Terms in Anti-Doping

There are several common terms used in anti-doping according to the World Anti-Doping Code:


  • ADAMS: The Anti-Doping Administration and Management System is a Web-based database management tool for data entry, storage, sharing, and reporting, designed to assist stakeholders and WADA in their anti-doping operations in conjunction with data protection legislation. (ISE 2021)
  • Anti-Doping Organization: WADA or a Signatory that is responsible for adopting rules for initiating, implementing or enforcing any part of the Doping Control process. This includes, for example, the International Olympic Committee, the International Paralympic Committee, other Major Event Organizations that conduct Testing at their Events, International Federations, and National Anti-Doping Organizations. (ISE 2021)
  • Major Event Organizer (MEO): The continental associations of National Olympic Committees and other international multisport organizations that function as the ruling body for any continental, regional or other International Event. (ISE 2021)
  • Result Management: The process encompassing the timeframe between notification as per Article 5 of the International Standard for Results Management, or in certain cases (e.g., Atypical Finding, Athlete Biological Passport, Whereabouts Failure), such pre-notification steps expressly provided for in Article 5 of the International Standard for Results Management, through the charge until the final resolution of the matter, including the end of the hearing process at first instance or on appeal (if an appeal was lodged). (ISRM 2021)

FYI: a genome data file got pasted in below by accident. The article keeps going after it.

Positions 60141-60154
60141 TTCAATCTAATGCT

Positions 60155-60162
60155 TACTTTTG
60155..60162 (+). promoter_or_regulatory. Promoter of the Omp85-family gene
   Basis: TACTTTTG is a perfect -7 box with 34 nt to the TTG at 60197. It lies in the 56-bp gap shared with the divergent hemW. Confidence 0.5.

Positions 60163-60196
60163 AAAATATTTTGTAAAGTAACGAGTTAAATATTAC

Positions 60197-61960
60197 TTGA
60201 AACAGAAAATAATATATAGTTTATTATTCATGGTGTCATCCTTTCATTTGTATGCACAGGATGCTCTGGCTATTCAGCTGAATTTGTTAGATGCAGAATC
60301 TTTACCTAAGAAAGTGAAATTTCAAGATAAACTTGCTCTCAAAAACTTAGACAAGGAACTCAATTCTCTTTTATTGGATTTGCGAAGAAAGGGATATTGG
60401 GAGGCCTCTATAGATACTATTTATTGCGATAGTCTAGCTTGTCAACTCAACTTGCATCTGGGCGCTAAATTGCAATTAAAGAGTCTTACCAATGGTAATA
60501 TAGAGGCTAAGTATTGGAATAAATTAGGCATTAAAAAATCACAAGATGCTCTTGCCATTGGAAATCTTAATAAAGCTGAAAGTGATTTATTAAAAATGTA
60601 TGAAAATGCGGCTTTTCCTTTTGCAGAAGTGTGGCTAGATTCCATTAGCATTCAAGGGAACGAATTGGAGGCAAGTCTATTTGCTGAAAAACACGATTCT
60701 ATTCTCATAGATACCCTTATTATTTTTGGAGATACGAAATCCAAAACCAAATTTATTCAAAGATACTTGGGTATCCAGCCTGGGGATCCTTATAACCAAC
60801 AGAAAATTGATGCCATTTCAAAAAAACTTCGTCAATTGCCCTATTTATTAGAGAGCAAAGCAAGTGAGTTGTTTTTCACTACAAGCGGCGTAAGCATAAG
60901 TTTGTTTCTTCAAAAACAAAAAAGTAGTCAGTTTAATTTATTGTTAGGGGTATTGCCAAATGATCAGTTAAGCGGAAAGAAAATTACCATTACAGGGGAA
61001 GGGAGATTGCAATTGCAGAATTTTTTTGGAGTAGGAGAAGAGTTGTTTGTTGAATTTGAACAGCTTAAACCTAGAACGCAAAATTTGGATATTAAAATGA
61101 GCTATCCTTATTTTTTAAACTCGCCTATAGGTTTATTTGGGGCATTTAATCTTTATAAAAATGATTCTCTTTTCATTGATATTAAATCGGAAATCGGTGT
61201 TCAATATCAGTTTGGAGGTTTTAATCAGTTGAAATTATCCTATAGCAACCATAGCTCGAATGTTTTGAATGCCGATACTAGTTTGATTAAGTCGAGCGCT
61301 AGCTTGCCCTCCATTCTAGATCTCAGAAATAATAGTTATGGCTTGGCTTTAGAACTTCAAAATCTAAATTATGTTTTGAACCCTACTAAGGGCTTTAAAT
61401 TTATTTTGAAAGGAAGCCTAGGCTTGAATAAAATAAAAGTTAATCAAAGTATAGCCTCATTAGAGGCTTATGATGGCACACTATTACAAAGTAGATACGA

• Therapeutic Use Exemption (TUE): A Therapeutic Use Exemption allows an Athlete with a medical condition to use a Prohibited Substance or Prohibited Method, but only if the conditions set out in Article 4.4 and the International Standard for Therapeutic Use Exemptions are met. (ISTUE 2021)


  • Athlete: Any Person who competes in sport at the international level (as defined by each International Federation) or the national level (as defined by each National Anti-Doping Organization). An Anti-Doping Organization has discretion to apply anti-doping rules to an Athlete who is neither an International-Level Athlete nor a National-Level Athlete, and thus to bring them within the definition of “Athlete”. In relation to Athletes who are neither International-Level nor National-Level Athletes, an Anti-Doping Organization may elect to: conduct limited Testing or no Testing at all; analyze Samples for less than the full menu of Prohibited Substances; require limited or no whereabouts information; or not require advance TUEs. However, if an article 2.1, 2.3 or 2.5 anti-doping rule violation is committed by any Athlete over whom an Anti-Doping Organization has elected to exercise its authority to test and who competes below the international or national level, then the Consequences set forth in the Code must be applied. For purposes of Article 2.8 and Article 2.9 and for purposes of anti-doping information and Education, any Person who participates in sport under the authority of any Signatory, government, or other sports organization accepting the Code is an Athlete. (ISE 2021)
  • Athlete Support Personnel: Any coach, trainer, manager, agent, team staff, official, medical, paramedical personnel, parent or any other Person working with, treating or assisting an Athlete participating in or preparing for sports Competition. (ISE 2021)